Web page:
Preserve the Internet Standards for Network Neutrality

Legislative Proposal:
The Internet Platform for Innovation Act

 
SECTION 1. SHORT TITLE.
  This Act may be cited as the "Internet Platform for Innovation Act".
SEC. 2. FINDINGS.
The Congress finds the following:
(1) The Internet is the most successful means of communication ever developed, connecting people of all walks of life across the globe and enabling unprecedented flexibility in applications and unfettered exchange of information and ideas.
(2) The success of the Internet is built on the establishment of certain commonly observed principles of practice, expressed in "Internet protocols," governing the manner in which transmissions are exchanged. Interoperation among competing Internet providers on the basis of these principles assures that the Internet remains a generic, flexible platform that supports innovation and free expression.
(3) This flexible platform, commonly referred to as the "IP layer" of the Internet, enables users to independently develop innovative applications by devising rules and conventions describing how information transmitted between connected users will be interpreted in order to serve diverse purposes. The vast collection of applications that have been freely created in this manner is commonly referred to as the "application layer" of the Internet.
(4) The Internet protocols that created this architecture have been developed and maintained by globally recognized standards bodies through participatory processes that work to develop optimal engineering designs and establish the consensus necessary for interoperability.
(5) Among the commonly-observed principles of practice that govern Internet transmissions are the following:
a) Transmissions are broken down into small pieces referred to as "packets," comprised of small portions of the overall information useful to the users at each transmission's endpoints. A small set of data is prefixed to these packets, describing the source and destination of each packet and how it is to be treated.
b) Internet routers transmit these packets to various other routers, changing routers freely as a means of managing network flow.
c) Internet routers transmit packets independently of each other and independently of the applications that the packets are supporting.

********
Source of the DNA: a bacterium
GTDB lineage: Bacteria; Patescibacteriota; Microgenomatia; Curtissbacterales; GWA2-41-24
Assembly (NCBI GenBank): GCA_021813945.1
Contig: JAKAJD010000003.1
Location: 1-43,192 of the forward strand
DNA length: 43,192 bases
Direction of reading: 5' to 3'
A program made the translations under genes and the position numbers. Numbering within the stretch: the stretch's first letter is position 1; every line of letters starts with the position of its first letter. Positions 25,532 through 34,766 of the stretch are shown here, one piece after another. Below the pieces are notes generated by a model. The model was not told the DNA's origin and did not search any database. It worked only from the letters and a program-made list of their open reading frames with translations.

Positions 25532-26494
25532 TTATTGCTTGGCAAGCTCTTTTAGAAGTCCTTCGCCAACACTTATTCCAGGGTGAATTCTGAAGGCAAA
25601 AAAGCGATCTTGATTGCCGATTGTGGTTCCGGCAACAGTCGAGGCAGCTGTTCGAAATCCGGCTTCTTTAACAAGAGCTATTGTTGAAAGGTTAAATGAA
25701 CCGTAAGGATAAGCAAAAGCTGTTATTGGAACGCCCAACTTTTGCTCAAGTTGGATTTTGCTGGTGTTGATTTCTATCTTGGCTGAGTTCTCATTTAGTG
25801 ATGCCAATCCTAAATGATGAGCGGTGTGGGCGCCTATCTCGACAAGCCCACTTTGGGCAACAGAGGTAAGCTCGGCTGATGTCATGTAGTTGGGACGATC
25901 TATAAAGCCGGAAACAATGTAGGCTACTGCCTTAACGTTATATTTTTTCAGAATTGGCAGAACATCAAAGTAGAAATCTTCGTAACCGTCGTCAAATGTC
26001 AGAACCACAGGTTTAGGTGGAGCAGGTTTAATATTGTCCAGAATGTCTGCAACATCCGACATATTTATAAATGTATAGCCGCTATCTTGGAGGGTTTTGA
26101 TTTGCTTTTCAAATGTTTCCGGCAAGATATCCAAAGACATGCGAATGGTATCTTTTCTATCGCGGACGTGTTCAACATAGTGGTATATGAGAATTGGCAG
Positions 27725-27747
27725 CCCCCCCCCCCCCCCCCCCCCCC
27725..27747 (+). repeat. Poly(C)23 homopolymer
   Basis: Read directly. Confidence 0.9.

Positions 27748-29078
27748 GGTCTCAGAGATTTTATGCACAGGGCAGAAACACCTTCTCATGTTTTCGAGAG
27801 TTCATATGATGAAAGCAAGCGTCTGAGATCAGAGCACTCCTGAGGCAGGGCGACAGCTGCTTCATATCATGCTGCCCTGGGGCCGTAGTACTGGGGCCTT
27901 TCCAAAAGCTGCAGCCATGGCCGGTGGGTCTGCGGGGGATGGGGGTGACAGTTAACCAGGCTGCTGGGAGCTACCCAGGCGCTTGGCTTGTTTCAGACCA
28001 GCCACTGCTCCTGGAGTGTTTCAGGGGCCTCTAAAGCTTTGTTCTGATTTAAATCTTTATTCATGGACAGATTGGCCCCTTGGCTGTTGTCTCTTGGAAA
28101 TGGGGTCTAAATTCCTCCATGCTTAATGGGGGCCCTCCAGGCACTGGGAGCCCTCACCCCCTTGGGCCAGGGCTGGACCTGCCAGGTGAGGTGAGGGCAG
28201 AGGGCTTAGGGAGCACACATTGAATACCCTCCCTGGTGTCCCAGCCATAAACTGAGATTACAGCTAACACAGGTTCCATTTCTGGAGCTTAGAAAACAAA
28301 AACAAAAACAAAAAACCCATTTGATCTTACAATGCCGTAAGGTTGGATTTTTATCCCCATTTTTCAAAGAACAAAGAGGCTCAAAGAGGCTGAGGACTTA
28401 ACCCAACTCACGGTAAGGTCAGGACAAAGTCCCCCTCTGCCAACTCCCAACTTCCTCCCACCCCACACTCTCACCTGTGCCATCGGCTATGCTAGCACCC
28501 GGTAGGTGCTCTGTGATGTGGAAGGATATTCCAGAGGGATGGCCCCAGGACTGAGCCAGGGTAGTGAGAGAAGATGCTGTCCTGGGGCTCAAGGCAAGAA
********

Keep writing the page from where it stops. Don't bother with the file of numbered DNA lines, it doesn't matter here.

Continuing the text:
(6) These principles governing the IP layer establish a technical behavior that not only assures the platform's flexibility, but also assures its reliability, availability, universal accessibility, and uniform treatment of information flow. The IP layer assures that all applications may compete on a level basis of connectivity, be they commercially developed by a major corporation and made available to millions, or non-commercial applications developed by individuals and offered at no charge.
(7) These principles of practice are commonly understood and recognized as features of existing, commonly-observed communications standards defining the behavior of the Internet transport.
(8) This settled understanding of the Internet, based on an architecture created by well-recognized standards bodies, leading to user expectations about the accessibility and behavior of the Internet, is what "the Internet" has come to mean to users in the United States and around the world.
(9) Network providers who analyze and interpret the types of applications being conveyed within packets at the IP layer in order to offer special service features (including but not limited to prioritized delivery) intrinsically favor particular application designs that they recognize over competing ones. This practice therefore works at odds with the flexibility and other desirable features of the IP layer brought about by the above-described principles of practice. They depend, for their success, on the neutral platform afforded at the IP layer, even as they upset the neutrality of the IP layer to benefit services best offered at the application layer.
(10) Network providers who offer special treatment for specific types of applications by identifying the applications being conveyed by packets, presently face competition from providers who provide neutral networks by means of the above principles, as well as from the diversity of applications, flexibility, uniform treatment of information flow, availability and access made possible by these networks.